Italy’s first ‘publicly gay’ woman Mariasilvia Spolato dies at 83
Italian woman Mariasilvia Spolato, who became the first woman in the country to publicly come out, has died at the age of 83.
Spolato passed away on Wednesday in a nursing home in Italy where she reportedly spent her final years, in what was a historically significant and often tragic life.
Born in 1935, she went on to become an academic and taught at a university, and also wrote textbooks for students.
In the early 1970s, she became one of the founding members of the Italian Revolutionary Homosexual Front.
On March 8 1972, hundreds of people, including Spolato, gathered in Rome for a women’s day march. However, she was the one who drew attention for her placard that said: “Homosexual liberation.”
After a photo of her with the placard was published in magazines, she was fired from her job as a university lecturer, and also became estranged from her family.
After losing her job and family, she became homeless.
“I slept at friends’ houses, because I could no longer pay my rent. I roamed here and there, from city to city. My home had become the trains. Conductors and engineers from half of Europe knew me. I laid my head wherever I was. I ate whatever I could get,” she said.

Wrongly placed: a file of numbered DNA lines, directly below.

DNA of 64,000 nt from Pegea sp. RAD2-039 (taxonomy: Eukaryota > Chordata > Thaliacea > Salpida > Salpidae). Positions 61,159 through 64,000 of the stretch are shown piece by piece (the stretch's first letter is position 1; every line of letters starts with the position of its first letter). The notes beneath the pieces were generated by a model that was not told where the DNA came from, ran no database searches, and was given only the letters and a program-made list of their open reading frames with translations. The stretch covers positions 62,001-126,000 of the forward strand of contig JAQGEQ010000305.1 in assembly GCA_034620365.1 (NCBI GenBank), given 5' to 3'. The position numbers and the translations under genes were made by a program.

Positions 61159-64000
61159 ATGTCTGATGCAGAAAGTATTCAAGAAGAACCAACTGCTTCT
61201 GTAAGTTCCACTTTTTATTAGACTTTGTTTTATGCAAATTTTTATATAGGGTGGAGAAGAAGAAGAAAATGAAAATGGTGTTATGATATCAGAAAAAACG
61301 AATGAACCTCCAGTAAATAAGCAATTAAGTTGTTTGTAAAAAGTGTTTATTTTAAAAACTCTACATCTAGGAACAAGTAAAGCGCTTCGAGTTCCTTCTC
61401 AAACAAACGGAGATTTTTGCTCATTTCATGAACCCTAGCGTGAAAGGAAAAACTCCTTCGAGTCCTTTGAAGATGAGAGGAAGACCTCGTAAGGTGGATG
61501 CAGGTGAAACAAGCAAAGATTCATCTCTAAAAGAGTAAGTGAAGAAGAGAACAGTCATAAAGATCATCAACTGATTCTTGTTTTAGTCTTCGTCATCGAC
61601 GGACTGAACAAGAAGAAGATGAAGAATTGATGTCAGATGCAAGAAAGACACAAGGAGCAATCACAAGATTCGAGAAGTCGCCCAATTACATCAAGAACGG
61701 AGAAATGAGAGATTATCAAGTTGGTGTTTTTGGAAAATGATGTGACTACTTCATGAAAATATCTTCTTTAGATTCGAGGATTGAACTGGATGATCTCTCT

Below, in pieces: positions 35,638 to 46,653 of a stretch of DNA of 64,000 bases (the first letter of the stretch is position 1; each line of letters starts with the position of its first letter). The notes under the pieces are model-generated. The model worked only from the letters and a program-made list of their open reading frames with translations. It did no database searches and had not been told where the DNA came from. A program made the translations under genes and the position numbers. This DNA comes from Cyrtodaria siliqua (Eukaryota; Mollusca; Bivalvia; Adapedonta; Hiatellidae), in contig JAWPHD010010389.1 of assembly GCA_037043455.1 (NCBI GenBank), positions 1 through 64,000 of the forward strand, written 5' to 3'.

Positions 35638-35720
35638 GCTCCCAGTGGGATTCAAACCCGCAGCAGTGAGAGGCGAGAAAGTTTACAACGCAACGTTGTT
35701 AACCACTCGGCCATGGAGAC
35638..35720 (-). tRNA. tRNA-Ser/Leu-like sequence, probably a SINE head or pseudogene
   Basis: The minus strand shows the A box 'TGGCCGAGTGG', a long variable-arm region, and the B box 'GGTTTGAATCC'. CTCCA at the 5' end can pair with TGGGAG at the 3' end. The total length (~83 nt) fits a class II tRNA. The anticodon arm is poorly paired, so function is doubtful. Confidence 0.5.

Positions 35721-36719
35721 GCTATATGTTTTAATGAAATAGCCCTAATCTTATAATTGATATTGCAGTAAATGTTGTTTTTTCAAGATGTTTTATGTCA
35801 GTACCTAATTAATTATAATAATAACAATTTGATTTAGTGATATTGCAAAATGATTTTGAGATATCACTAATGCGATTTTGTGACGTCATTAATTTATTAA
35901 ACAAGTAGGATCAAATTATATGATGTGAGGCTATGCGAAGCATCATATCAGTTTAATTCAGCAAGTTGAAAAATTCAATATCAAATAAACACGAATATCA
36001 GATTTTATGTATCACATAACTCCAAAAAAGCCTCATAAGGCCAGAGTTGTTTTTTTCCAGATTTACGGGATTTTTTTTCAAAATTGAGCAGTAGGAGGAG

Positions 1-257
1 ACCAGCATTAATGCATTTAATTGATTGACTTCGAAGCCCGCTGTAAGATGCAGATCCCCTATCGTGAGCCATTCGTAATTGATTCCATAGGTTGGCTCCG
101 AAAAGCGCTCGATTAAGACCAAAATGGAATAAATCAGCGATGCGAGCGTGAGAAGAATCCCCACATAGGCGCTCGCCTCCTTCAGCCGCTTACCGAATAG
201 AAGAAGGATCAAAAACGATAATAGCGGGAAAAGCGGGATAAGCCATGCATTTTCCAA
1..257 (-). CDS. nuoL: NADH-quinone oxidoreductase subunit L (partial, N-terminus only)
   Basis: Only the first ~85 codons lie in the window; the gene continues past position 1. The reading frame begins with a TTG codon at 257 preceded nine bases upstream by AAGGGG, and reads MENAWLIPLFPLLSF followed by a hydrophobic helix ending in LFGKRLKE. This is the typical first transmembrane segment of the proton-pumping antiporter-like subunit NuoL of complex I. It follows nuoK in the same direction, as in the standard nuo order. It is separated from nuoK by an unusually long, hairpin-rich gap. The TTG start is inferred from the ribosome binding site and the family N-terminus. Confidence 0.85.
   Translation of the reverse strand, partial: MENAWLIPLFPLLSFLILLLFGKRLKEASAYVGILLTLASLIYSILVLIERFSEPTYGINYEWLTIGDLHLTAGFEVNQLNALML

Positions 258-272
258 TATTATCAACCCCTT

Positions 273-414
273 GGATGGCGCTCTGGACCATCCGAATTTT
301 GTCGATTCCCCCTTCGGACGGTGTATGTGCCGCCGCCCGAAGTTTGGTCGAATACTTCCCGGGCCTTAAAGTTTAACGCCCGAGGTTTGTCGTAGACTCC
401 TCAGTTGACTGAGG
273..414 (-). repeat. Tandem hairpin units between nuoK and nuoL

She remained homeless for many years afterwards, and after gangrene set in in one of her legs, she was transferred to the care of homeless shelters.
As she is estranged from her family, the town council will likely arrange her funeral.
While public opinion about homosexuality in Italy has changed dramatically since Spolato’s placard made waves, LGBT+ people in the country still face issues.
Same-sex marriage is still illegal there, and while Italy’s Senate introduced civil unions in 2016, recent comments from politicians have suggested an uncertain future for their LGBT+ community.
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In August, Italian deputy prime minister Matteo Salvini expressed his strong opposition to same-sex parents, equal marriage and surrogacy.
Salvini gave an example of how he had already erased gender-neutral terms from government resources in order to ensure a return to heteronormativity.
“Last week I was told that on the website of the Ministry of the Interior, on the forms for the electronic identity card there were ‘parent 1’ and ‘parent 2,’ he said.
“I immediately changed the site by restoring the definition ‘mother’ and ‘father.’”
Similarly, the Families minister came under fire last June for saying that gay families “don’t exist” legally in the country.
Lorenzo Fontana added: “I am Catholic, I do not hide it. And that’s why I believe that the family is the natural one, where a child must have a mother and a father.”